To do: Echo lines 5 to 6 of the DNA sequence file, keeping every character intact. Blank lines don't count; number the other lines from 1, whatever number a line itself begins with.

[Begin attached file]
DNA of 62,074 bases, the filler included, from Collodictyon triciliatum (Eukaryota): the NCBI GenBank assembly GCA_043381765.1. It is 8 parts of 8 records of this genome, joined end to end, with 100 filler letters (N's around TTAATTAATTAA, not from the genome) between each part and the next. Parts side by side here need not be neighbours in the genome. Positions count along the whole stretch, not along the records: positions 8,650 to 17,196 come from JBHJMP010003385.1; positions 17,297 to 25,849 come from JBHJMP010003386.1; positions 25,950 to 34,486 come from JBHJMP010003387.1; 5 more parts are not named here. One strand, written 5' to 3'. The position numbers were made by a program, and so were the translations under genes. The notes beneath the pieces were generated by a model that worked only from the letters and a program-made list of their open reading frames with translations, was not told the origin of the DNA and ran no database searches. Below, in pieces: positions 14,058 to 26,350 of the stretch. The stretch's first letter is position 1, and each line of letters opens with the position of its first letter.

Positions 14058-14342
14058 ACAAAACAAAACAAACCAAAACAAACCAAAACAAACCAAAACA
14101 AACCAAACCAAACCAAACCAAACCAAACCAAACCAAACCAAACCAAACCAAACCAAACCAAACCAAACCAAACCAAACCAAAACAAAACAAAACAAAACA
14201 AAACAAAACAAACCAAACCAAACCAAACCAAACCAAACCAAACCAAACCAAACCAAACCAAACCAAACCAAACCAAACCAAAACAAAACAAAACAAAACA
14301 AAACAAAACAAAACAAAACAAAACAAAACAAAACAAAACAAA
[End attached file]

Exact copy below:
14201 AAACAAAACAAACCAAACCAAACCAAACCAAACCAAACCAAACCAAACCAAACCAAACCAAACCAAACCAAACCAAACCAAAACAAAACAAAACAAAACA
14301 AAACAAAACAAAACAAAACAAAACAAAACAAAACAAAACAAA